Education leads to health. The link could not be clearer, based on a report from the Robert Wood Johnson Foundation (RWJF), Reaching America’s Health Potential: A State-by-State Look at Adult Health. This report follows up RWJF’s look into children’s health published in October 2008, Reaching America’s Health Potential Starts with Healthy Children: A State-By-State Look.

A key paragraph in the report sums up the fact that health status is impacted by other factors beyond health care:

“Being able to make healthy choices depends on physical and social conditions at home, in neighborhoods, at schools and at work. For example, a person’s ability—and motivation—to be physically active, eat a healthy diet and avoid smoking and excessive drinking can be diminished by living in a neighborhood that lacks safe places for physical activity, where there are liquor stores but no grocery stores, and where intensive tobacco and alcohol advertising is prevalent. But living and working in neighborhoods that have sidewalks and safe places to exercise, after-school recreation programs and
access to nutritious foods can promote good health by making it easier to adopt and maintain healthy behaviors.”

Thus, education, income and one’s racial or ethnic Group has direct bearing on one’s health status.

In the period of 2005-7, 45% of all US adults between 25 and 74 said they were in less than very good health. This proportion varied from a low of 35% in Vermont (the self-reported ‘healthiest state’) to a high of 53% in Mississippi (the self-reported least-healthy state). That’s more than one-half of Mississippi adults who believed they’re none too healthy.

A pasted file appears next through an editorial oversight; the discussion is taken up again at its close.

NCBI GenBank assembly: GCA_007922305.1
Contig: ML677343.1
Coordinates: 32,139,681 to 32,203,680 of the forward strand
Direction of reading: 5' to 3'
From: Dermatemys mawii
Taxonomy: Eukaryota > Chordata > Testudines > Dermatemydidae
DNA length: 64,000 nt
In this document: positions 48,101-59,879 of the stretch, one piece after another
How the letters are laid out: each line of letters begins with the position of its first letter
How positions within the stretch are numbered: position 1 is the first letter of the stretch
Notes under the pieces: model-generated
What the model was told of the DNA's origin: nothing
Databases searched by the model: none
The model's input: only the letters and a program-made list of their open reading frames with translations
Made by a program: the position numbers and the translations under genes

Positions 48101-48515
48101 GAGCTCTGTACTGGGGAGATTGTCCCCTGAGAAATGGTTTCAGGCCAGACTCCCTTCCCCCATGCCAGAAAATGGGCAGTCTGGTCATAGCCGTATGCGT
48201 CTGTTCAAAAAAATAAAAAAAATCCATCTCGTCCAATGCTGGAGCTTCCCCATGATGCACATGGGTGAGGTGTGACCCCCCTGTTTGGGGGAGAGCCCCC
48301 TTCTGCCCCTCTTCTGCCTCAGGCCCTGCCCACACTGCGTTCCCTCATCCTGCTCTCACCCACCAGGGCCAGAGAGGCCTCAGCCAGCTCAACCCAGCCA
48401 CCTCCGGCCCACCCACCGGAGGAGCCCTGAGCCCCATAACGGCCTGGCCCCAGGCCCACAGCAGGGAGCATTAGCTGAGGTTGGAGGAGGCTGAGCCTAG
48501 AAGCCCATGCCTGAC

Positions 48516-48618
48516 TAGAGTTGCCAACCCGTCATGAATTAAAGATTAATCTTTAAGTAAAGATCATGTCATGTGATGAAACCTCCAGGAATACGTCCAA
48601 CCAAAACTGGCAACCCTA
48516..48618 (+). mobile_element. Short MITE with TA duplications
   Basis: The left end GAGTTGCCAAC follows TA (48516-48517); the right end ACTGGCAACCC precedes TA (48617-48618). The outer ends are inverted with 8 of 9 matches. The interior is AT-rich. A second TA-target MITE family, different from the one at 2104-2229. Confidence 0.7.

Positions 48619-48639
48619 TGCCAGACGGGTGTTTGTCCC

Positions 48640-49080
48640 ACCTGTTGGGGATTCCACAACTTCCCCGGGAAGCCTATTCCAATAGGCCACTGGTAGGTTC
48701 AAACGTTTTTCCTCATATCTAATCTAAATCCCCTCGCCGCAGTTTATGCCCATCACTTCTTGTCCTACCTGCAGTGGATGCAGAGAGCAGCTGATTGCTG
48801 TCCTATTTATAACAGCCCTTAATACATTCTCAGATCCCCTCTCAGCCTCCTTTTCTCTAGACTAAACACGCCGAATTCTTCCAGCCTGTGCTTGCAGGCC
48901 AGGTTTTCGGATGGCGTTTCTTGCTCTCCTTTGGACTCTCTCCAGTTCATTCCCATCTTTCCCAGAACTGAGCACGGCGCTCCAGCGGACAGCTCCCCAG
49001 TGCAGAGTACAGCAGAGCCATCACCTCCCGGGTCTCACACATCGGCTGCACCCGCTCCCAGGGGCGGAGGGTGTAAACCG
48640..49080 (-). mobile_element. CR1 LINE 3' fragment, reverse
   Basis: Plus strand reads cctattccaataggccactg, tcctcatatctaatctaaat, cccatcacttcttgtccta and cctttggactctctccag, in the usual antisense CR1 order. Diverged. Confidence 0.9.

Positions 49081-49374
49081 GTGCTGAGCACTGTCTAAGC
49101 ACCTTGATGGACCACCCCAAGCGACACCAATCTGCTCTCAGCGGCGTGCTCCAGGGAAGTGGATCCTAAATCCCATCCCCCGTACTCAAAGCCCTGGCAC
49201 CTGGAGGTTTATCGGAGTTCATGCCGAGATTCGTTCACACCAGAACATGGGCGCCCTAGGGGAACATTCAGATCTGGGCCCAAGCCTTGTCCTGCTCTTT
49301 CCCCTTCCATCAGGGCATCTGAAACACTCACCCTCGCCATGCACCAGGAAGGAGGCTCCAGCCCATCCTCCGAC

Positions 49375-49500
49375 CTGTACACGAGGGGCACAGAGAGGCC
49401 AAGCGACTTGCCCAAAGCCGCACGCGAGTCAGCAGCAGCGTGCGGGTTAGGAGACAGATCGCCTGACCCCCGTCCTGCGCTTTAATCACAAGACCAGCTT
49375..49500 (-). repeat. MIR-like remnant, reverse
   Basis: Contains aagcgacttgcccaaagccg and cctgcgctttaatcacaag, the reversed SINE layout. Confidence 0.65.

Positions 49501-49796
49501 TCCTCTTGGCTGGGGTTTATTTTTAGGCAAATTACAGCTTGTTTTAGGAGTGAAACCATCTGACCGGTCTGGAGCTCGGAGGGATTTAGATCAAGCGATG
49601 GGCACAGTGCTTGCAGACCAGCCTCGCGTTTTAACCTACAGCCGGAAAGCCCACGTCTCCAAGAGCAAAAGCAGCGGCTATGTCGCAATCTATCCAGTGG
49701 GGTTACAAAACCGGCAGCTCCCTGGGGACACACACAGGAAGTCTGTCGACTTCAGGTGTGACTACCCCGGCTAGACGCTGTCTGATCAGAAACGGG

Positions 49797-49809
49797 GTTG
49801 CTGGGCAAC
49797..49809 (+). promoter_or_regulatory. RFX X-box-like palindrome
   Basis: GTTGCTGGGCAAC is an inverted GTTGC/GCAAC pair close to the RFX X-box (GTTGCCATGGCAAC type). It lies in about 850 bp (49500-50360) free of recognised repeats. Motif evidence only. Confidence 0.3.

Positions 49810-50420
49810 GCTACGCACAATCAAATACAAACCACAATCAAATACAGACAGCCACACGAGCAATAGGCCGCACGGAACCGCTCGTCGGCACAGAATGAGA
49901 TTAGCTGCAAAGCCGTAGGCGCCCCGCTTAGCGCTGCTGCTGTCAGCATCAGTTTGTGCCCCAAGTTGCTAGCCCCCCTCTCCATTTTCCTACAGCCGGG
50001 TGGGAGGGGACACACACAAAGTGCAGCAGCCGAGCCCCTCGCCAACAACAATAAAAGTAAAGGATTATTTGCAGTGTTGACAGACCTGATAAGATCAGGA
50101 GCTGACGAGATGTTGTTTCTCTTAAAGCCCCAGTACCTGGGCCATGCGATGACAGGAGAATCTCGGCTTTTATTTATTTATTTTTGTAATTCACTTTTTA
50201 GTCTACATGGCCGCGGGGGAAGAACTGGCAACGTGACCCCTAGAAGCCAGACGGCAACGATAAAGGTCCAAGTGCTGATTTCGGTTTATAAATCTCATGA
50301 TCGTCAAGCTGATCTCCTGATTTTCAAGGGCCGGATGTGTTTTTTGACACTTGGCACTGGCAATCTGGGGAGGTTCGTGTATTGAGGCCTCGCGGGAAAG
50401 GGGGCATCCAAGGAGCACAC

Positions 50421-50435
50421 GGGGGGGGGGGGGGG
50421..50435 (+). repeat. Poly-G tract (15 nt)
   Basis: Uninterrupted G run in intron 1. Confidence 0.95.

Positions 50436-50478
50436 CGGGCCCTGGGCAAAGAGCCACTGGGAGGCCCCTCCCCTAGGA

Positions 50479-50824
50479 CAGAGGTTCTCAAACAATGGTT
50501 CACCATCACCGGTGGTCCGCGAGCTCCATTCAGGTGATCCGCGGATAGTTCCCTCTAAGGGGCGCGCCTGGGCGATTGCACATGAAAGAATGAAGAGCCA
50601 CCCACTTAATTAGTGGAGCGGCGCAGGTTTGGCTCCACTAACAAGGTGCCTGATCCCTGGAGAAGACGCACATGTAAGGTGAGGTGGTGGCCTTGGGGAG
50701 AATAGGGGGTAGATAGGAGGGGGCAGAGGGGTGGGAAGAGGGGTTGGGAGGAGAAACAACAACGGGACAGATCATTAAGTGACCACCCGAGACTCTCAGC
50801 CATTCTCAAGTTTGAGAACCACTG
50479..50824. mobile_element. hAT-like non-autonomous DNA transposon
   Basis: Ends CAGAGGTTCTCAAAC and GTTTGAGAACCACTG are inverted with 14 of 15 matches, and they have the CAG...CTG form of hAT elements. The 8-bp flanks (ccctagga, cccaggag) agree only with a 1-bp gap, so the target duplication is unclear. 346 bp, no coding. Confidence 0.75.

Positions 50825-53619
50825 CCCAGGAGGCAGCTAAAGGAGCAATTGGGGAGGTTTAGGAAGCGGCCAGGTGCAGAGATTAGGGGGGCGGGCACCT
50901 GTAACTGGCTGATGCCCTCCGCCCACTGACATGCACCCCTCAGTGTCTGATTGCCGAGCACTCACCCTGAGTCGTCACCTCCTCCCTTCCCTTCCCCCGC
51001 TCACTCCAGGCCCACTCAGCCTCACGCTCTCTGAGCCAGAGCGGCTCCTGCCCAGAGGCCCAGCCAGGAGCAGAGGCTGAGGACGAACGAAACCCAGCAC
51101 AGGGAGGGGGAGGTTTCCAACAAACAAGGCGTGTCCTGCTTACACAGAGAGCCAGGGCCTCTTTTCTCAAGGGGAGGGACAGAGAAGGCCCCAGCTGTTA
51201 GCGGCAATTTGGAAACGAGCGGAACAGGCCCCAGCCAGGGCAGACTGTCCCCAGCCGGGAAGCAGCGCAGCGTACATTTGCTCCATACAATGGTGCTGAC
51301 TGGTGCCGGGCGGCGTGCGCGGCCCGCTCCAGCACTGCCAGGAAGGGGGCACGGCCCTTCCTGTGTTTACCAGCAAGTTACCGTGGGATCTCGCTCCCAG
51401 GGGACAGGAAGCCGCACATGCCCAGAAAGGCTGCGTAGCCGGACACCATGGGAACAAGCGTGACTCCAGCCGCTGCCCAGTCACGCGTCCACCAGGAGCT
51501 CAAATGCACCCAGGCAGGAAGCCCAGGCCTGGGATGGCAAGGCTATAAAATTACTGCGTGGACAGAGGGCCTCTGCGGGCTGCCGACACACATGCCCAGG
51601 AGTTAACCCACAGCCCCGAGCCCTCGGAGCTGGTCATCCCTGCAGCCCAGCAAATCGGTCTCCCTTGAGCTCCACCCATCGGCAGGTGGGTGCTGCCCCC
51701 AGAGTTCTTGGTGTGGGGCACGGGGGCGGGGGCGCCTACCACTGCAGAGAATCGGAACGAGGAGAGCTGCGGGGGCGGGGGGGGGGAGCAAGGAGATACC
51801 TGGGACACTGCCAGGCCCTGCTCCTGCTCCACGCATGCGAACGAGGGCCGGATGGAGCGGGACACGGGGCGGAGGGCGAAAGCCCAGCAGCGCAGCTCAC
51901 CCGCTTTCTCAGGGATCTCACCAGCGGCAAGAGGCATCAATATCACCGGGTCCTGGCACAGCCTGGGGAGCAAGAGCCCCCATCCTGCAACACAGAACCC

Across the US, the percent of adults in less than very good health varied by level of education. Least-educated adults were more than 3 times as likely in some states to be in less than very good health compared to college graduates. Health improves with the level of education: high school graduates were more likely than college grads to be in less than very good health.

Health status among adults also varied across racial and ethnic groups. The percent of adults in less than very good health tends to be lower among non-Hispanic whites than in all other groups. Non-Hispanic black and Hispanic adults typically were most likely to be in less than very good health—more than twice as likely as white adults, in some states, RWJF found.

A point in the methodology should be noted: adult respondents could self-report their health status as “excellent,” “very good,” “good,” “fair” or “poor.” RWJF segmented “excellent and very good” health from lower health status categories as an “optimal health” measure versus lower levels of wellness.

Health Populi’s Hot Points: Healthy lifestyle choices have a direct determining influence on personal health. National health reform can impact access to health care services, but that’s only one-half of the determinants of health. There will remain health disparities and un-wellness among people with lack of access to healthy environments, workplaces, and neighborhoods.
Furthermore, RWJF data reveals that even among middle-income adults, there is a fairly high level of people with diminished quality of life and increased disability that could be prevented by healthier choices. Here, some “libertarian paternalism,” the kind of which I wrote about in yesterday’s blog that recommended “nudging,” could go a long way to motivating people to make sound choices that bolster health status.
For more on working with people to maximize health status “where they live,” see RWJF’s report, Collaborating Where Health Happens.

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